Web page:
As sheep producers move into fall and winter, they should be thinking about how their facilities and feed purchases will affect their flock. Travis Hoffman, NDSU and University of Minnesota Extension sheep specialist discusses these topics and more in this week’s Sound Ag Advice.
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Summary: As sheep producers move into fall and winter, they should be thinking about how their facilities and feed purchases will affect their flock. Travis Hoffman, NDSU and University of Minnesota Extension sheep specialist discusses these topics and more in this week's Sound Ag Advice.
Speaker 1: Kelli Anderson, NDSU Ag Communication Specialist
Speaker 2: Travis Hoffman, NDSU and University of Minnesota Extension Sheep Specialist
Kelli: This is Sound Ag Advice, a weekly feature presented by NDSU Extension. I'm Kelli Anderson and I'm joined this week by Travis Hoffman in NDSU, and University of Minnesota Extension sheep specialist. Thanks for being here, Travis.
Travis: Thank you, Kelli.
Kelli: Today we're going to talk about some general things that people with sheep should be thinking about as we go into the fall and winter months. The first thing we're going to talk about is facilities. Travis, what are some things that people should be thinking about when it comes to facilities?
Travis: So first off, as we have diversified farming and ranching operations, it's been a little bit tough here, and a little frustrating to get in and get some of that harvest accomplished. But I think that there's some things that we can look forward to, if we have sheep on our operations from a facility standpoint, if we look at what is our plan as we move closer to lambing? Do we have enough lambing panels? Will those be four foot by four foot, maybe five foot by five foot? And to have an idea of what you're going to do with potential bottle lambs or bum lambs? Are you making a pen for those? Are you interested in merchandising them? What about lamb milk replacer? How would you be able to approach that and so I think that now as we move into the fall, we're not going to want to be setting up those pens in February or, or even earlier or later. But we can get some of that work done as we prepare for lambing and look at where we're at on shelter, heat for those animals and ventilation for the barns.
Kelli: You mentioned lambing. What type of condition should ewes be in as they get bred and then move through their gestation period?
Travis: Absolutely, we're at an important time that we can evaluate where those ewes are based on their condition. And from a body condition scoring standpoint, here in the fall, we've already potentially had the rams out, we can maybe increase that plane of nutrition prior to breeding. But now we can see if there's certain females or certain ones that maybe need a little bit more supplementation. And so now is our chance here as we move into the fall to get those girls caught up a little bit. Because we can't do that as we near lambing, because so much of the energy is then going to the fetus development and to the lambs themselves. And so now's our opportunity, even if it's at the beginning part of that gestation period, to help work with those use. And you can also be able to evaluate them, are they too fat, too narrow and too skinny at this point? And maybe if you're really feeling the excitement, you can trim the hooves as well.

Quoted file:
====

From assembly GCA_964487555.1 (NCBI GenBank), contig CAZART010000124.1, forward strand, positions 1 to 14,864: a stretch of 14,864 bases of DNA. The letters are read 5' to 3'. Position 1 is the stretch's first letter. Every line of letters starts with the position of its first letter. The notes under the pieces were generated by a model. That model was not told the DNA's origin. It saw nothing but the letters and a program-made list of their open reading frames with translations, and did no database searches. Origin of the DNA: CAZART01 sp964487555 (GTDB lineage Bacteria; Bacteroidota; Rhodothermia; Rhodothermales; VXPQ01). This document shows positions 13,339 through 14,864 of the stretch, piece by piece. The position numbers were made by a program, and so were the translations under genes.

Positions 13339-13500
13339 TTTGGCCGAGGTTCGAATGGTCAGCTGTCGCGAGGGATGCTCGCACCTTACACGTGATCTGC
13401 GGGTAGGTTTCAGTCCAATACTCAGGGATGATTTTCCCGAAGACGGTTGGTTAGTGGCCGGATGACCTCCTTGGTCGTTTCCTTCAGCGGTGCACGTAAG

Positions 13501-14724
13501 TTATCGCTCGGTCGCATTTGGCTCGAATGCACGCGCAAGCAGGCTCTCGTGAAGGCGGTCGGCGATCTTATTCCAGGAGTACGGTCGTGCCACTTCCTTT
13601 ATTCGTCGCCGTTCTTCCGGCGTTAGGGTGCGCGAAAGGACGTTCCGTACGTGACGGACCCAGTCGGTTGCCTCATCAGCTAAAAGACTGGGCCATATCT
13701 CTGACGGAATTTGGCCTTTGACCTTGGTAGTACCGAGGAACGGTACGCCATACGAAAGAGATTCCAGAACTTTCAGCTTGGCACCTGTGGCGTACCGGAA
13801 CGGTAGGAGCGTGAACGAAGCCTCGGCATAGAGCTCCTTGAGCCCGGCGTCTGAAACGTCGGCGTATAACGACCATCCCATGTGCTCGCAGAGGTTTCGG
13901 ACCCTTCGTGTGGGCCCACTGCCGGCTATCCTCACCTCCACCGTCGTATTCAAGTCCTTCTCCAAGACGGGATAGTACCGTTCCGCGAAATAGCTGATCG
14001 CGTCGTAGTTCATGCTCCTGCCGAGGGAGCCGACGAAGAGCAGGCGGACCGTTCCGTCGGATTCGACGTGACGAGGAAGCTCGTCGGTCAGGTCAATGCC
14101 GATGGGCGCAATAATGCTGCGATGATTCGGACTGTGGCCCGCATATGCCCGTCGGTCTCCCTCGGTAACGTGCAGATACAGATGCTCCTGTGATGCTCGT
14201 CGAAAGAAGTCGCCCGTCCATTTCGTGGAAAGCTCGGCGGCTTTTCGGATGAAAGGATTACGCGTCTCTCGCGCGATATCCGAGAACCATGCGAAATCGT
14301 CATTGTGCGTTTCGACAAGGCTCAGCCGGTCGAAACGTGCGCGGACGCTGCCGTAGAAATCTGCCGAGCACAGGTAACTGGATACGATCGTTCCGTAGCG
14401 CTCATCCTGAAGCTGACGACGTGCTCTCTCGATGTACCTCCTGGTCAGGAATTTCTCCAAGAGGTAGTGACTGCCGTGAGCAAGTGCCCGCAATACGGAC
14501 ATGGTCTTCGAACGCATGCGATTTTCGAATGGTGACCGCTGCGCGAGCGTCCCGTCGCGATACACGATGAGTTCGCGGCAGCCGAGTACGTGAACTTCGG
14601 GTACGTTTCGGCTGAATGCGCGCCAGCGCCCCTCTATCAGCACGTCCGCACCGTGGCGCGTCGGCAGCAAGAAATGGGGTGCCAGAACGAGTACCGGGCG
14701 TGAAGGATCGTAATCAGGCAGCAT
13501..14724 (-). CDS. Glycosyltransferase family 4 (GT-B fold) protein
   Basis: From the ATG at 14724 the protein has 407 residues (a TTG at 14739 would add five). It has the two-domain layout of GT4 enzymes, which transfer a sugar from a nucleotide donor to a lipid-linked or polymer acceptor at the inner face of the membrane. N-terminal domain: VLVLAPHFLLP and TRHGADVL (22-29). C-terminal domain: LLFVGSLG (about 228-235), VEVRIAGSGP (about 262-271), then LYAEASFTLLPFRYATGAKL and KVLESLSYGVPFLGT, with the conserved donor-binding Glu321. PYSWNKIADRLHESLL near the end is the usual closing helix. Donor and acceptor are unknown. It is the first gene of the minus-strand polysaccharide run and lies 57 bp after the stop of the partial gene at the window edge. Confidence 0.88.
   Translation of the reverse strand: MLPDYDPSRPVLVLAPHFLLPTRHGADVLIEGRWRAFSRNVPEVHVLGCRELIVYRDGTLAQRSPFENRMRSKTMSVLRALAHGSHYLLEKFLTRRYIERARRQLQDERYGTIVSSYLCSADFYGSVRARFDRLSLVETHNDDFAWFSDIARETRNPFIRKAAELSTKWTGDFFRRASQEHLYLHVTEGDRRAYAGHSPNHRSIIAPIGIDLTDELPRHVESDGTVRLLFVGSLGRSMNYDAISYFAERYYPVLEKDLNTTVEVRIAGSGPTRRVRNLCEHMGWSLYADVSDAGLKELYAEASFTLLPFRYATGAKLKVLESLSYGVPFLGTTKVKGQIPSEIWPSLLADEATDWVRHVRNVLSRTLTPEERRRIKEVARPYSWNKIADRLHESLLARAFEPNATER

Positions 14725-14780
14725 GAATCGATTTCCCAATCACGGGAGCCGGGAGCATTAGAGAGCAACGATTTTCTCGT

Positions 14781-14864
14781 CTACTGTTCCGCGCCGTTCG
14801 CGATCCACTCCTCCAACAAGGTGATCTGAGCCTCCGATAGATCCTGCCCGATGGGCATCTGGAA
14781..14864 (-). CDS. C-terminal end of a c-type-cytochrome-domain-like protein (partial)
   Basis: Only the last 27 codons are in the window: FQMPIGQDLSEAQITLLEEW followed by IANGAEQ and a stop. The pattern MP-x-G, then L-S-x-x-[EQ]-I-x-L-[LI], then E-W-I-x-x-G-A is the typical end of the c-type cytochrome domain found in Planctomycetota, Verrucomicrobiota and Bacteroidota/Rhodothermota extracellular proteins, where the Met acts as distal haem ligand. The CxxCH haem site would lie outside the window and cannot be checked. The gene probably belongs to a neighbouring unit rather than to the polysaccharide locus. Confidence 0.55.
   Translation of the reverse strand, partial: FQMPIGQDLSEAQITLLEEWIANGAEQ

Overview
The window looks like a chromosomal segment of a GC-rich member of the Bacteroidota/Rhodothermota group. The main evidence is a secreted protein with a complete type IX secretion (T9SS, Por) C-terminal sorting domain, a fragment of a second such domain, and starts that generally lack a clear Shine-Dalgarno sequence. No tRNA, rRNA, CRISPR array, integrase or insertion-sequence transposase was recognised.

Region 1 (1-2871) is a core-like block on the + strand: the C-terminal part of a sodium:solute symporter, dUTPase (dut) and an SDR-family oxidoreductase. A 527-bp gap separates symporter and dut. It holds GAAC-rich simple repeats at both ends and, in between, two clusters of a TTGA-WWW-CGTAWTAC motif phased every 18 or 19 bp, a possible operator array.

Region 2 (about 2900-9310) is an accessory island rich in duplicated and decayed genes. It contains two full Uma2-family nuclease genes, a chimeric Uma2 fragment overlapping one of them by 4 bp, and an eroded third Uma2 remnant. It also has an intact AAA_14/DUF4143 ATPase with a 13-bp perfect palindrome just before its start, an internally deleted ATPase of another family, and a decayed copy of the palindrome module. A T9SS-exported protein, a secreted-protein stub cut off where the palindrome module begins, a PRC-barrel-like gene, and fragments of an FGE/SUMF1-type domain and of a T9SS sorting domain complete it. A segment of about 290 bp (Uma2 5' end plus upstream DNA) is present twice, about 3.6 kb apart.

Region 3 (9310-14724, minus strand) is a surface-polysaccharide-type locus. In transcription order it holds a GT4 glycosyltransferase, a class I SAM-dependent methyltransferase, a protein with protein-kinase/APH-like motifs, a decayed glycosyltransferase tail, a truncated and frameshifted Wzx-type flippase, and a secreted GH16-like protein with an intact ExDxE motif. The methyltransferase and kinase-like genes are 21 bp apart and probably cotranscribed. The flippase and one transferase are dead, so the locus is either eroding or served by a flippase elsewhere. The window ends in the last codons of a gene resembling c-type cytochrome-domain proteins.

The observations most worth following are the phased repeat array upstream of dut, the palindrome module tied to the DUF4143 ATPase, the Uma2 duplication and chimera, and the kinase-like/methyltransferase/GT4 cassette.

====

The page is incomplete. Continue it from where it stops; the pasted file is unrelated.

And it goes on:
Kelli: A lot of people have questions about whether they should body condition score before or after shearing? What's the answer on that?
Travis: Well, I think that from a holistic standpoint on a year, you should be able to evaluate where they're at. The difference is, a lot of times we're going to shear those ewes about 30 days, or 45 days before they're going to lamb. And at that point, like I said earlier, it's just a little too late to get the groceries to them, then.
Kelli: Now let's talk about feeding those ewes, what are some of the things we should think about when making feed purchases for the fallen winter?
Travis: I think that's a great topic to talk about here in the fall, because some people raise the hay that they have. And if they do, I would recommend getting that hay, tested to see where we're at on relative feed value on percent proteins. Or if you're purchasing it, it may already have that information or data along with it and try to gather that information for a feed that we are going to use for those use, particularly there. As we get closer to parturition or lambing. We want to make sure that we have a high quality, potentially an alfalfa, or at least a high protein feed that we can be able to use for those sheep and for those ewes.
Kelli: I know you've had some questions about whether farmers can feed soybeans to sheep. What's your recommendation on that?
Travis: As we've seen in a dynamic market right now, people are interested in exploring options. And I totally think that we should be able to, again, question and identify different opportunities that we can get better. Soybeans can be used as a small replacement of the diet. In fact, I wouldn't use it more than 20% of your diet. But those can be used for those ewes, or even the lambs as they get past weaning. Not early, they can't eat the whole soybeans because at least as that animal is developing, it's still kind of a non-ruminant or that rumen system is still developing. So, it's not good for the young lambs to east the whole soybeans, but it can be used for 20% of the diet for your ewes.
Kelli: Our guest today has been Travis Hoffman NDSU and University of Minnesota Extension sheep specialist. We thank him for his time today. This has been Sound Ag Advice, a weekly feature presented by NDSU Extension.